When we make the time and space available in our lives to be aware of God working in our lives, to listen for God’s voice whispering in our ears, to pay attention to the dreams that God may send, we are more likely to set out on our own journeys to put God’s grace to work out in the world, to bring to those around us “the boundless riches of Christ,” the boundless riches that have so richly blessed us.
Herod and all of those around him were physically rooted in Jerusalem. They were also rooted in a particular way of seeing things through the lens of Herod’s earthly power. Their lives were shaped by their desire to preserve things as they were, and to go to any lengths, including the slaughter of baby boys in the town of Bethlehem, to prevent any changes to the status quo that would threaten their own power and way of life.
The wise men from the East, on the other hand, were willing to leave all that was familiar and to set out on a journey, with no set destination. They simply followed the star, not knowing where it would lead.
That star worked like God’s grace in their lives. They saw it, and it called to them, and so they followed it, not knowing where they were going.
Centuries before them, Abraham set out, by faith, when he was called to set out for a place that he was to receive for an inheritance and he set out, not knowing where he was going.
God’s grace, when we listen to it, calls us to set out on a journey, to trust that our journeys will take us where God plans for us to go, even when we can’t see or imagine where that is.
This day of Epiphany, the day of Eureka, the day that the wise men found what they were looking for, reminds us to set out on our own journeys so that we too, can ultimately to look into the very face of God and find ourselves forever changed.
We don’t know what happened to the wise men after their visit to the Christ child, but certainly their lives were changed. The first thing that changed was that they went back home a different way, according to God’s instructions that came to them in a dream.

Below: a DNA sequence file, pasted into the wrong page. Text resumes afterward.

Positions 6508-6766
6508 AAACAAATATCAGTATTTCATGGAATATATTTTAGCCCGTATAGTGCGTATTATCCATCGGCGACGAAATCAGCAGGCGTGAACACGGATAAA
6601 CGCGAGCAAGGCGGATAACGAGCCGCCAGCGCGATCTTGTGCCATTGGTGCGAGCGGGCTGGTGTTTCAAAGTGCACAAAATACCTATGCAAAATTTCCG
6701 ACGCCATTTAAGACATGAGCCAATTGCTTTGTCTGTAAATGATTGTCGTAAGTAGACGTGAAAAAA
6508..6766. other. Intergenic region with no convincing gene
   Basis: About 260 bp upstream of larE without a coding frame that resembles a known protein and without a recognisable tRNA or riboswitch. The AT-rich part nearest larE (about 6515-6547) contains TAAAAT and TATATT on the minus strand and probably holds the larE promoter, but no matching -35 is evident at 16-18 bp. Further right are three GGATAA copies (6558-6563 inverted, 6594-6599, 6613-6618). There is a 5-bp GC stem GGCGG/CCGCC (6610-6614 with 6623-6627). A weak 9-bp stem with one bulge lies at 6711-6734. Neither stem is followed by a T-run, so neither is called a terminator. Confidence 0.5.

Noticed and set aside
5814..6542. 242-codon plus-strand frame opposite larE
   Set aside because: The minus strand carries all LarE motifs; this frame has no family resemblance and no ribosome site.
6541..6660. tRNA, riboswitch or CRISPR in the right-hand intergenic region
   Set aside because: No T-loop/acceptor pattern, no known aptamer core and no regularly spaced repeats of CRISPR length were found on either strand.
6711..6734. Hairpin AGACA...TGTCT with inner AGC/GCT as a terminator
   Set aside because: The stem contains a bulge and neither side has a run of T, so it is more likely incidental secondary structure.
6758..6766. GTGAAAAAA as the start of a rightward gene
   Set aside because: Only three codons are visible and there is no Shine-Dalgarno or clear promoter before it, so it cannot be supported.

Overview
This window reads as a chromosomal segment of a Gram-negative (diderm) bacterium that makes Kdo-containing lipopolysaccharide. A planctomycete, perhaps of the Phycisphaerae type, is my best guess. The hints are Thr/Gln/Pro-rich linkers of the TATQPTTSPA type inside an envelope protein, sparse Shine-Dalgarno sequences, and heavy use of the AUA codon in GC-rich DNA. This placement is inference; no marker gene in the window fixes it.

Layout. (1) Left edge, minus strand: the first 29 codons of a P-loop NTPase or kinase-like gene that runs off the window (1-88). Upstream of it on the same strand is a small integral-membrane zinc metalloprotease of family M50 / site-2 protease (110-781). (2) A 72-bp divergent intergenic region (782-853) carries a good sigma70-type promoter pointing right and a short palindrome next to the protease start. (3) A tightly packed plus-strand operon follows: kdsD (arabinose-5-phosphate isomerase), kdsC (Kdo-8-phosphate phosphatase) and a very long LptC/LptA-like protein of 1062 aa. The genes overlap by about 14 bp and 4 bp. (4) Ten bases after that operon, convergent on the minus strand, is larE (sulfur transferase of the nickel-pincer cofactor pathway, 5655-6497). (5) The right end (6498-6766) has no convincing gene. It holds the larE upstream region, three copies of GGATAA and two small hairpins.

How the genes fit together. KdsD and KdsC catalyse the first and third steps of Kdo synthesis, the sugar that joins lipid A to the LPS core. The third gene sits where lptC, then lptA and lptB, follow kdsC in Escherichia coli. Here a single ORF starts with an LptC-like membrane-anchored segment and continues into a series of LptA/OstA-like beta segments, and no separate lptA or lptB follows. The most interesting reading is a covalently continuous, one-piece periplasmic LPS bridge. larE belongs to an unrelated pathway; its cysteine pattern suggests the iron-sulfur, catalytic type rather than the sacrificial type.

Maybe God is calling us to go back to our old lives in some new way, to take some new direction in this year to come.
I hope that as the wonders of Christmas fade away and we resume the normal business of our lives, that each one of us will take time to pray and listen and dream and seek God’s grace as we consider the year ahead, both as individuals and as this church.
Howard Thurman, a twentieth century African-American theologian and writer, listened and heard these words as the world turned and the season of Christmas came to an end.
When the song of the angels is stilled,
When the star in the sky is gone,
When the kings and the princes are home,
When the shepherds are back with their flocks,
The work of Christmas begins:
To find the lost,
To heal the broken,
To feed the hungry,
To release the prisoner,
To rebuild the nations,
To bring peace among people,
To make music in the heart.
God is calling each one of us, through God’s grace, to start the journey, to do the work, and to receive the riches of God’s boundless grace as we bring it to others,
to see God’s face in the faces of the lost, in the faces of the hungry, in the faces of the prisoners, in the faces of people from other nations and places–
to see God’s grace flooding through us as we carry peace like light into the world, and sing those songs of praise and thanksgiving that echo that celestial music of the angels that thrills our hearts and accompanies us along God’s grace filled way.